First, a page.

AURORA, Colo. — Emergency medicine has played a critical role during the ongoing pandemic as doctors work to provide care for some of the most critical COVID-19 patients.
"When people come in and they’re sick and they’re hurting — their most vulnerable time — it can be pretty hectic, and that’s when I like to step in," said Dr. Jacqueline Ward-Gaines, an emergency medicine physician at UCHealth University of Colorado Hospital.
Ward-Gaines has been with the UCHealth system for almost 15 years. She first arrived in Colorado to be closer to her husband's family.
Now, she not only provides patient care in the emergency department, she's also assistant professor of emergency medicine at the University of Colorado (CU) School of Medicine and the Diversity, Equity and Inclusion Educational Lead at the CU Department of Emergency Medicine.
She felt a responsibility during the ongoing pandemic to do her part and address COVID-19 concerns from Black and Latinx community members.
"It’s a really sad time to see our communities hurting, and there’s so many problems with health disparities as it is," Ward-Gaines said. "One of the things that I do is I try to do encouragement. They are a little hesitant sometimes to come for the vaccine just because of what we’ve [the Black community] have experienced in health care, in general."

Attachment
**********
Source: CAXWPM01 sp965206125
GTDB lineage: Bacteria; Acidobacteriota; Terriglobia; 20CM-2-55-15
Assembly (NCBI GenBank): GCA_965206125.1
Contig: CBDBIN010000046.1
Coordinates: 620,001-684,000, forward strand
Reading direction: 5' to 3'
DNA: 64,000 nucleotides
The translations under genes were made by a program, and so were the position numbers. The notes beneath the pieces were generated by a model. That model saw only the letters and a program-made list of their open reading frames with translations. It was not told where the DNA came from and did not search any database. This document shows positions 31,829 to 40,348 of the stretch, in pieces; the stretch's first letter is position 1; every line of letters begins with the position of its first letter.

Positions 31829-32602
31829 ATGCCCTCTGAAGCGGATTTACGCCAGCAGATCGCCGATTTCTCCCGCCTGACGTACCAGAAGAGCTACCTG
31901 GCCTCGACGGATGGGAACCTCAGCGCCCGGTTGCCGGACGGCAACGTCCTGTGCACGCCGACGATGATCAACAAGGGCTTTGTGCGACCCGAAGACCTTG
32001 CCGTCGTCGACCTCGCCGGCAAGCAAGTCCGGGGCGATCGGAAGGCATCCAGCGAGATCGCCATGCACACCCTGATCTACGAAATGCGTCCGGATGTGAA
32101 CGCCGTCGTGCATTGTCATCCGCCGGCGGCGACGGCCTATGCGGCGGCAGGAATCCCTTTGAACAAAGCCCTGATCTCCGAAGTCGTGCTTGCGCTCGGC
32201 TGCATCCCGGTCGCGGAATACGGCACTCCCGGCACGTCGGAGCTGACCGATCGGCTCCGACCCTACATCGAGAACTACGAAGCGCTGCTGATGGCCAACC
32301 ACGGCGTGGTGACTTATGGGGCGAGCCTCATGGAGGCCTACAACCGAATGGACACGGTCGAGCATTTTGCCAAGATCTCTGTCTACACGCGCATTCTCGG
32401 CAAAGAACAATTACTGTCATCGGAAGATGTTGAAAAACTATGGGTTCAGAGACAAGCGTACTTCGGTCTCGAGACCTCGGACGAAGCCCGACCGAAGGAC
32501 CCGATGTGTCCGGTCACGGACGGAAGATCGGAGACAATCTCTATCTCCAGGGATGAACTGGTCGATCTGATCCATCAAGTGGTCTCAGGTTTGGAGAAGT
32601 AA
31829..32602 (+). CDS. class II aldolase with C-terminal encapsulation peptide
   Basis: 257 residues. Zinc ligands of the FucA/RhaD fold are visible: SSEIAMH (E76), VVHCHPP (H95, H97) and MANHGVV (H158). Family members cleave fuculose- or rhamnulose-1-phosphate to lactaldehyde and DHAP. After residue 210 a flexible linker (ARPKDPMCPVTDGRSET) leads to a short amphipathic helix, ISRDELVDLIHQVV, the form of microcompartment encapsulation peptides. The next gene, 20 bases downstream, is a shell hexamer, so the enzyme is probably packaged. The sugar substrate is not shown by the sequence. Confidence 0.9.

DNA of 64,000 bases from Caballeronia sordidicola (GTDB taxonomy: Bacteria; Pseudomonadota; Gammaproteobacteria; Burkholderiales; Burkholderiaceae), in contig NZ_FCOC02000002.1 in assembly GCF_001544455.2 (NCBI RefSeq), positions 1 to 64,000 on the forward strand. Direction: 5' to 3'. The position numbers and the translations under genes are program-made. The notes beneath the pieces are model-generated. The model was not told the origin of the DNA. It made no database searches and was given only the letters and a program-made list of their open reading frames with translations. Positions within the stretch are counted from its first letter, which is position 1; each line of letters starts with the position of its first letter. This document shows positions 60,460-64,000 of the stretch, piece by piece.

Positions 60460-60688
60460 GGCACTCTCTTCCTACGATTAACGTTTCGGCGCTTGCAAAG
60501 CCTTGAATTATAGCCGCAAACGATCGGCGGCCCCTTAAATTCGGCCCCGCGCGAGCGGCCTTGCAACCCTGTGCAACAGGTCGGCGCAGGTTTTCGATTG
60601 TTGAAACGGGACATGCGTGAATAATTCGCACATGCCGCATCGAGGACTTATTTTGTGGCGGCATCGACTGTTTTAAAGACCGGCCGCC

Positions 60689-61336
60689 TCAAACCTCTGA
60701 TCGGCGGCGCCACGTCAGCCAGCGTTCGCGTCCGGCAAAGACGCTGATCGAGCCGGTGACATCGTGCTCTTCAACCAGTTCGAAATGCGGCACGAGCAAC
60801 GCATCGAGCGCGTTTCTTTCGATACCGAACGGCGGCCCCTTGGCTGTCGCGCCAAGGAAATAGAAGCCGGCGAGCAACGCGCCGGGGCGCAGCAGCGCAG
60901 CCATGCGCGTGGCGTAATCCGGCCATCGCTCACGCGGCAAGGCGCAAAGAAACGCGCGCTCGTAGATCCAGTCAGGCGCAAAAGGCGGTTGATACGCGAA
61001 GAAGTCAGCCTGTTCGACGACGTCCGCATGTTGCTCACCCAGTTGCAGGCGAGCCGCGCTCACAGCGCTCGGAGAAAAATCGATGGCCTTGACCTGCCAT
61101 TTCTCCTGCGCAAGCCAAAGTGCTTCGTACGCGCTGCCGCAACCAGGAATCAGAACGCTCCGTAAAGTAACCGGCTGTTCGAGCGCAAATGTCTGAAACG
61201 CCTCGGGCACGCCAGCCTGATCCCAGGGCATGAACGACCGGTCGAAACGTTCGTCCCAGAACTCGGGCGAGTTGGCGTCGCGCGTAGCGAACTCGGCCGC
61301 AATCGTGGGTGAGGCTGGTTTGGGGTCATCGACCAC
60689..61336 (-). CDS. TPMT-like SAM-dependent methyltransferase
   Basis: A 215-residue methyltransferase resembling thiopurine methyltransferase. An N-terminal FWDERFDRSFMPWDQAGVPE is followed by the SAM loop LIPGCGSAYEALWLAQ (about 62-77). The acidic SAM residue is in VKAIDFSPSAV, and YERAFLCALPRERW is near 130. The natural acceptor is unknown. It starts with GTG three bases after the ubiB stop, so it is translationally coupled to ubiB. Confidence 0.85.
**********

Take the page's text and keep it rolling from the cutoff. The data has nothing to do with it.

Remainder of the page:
According to the CDC, historic events like the Tuskegee Syphilis Study have led to mistrust of the government and health care systems. Other health experts also cite the life of Henrietta Lacks as another example that has contributed to circumspection among communities of color.
"We haven’t always got it right when it comes to treating marginalized groups, but we’re trying, and this vaccine is a way. So, when you see that there’s a mass vaccination, go get it. We’re trying, and, hopefully, one day we will get better and those disparities will be diminished," said Ward-Gaines.
The physician is also working to diversify the curriculum she teaches to her students.
"I started a Diversity, Equity and Inclusion Curriculum for our emergency residents. That’s on roll out and I’m excited because we’re gonna do an immersion and health equity simulation center for our residents, and we’re just really jumping on board. We’re digging into the literature and everything to try to decrease health disparities in marginalized groups, especially African Americans. I am so excited about this month," Ward-Gaines said. "Being able to put this curriculum together with the thing that I love — teaching and medicine — it just can’t be a better Black History Month for me."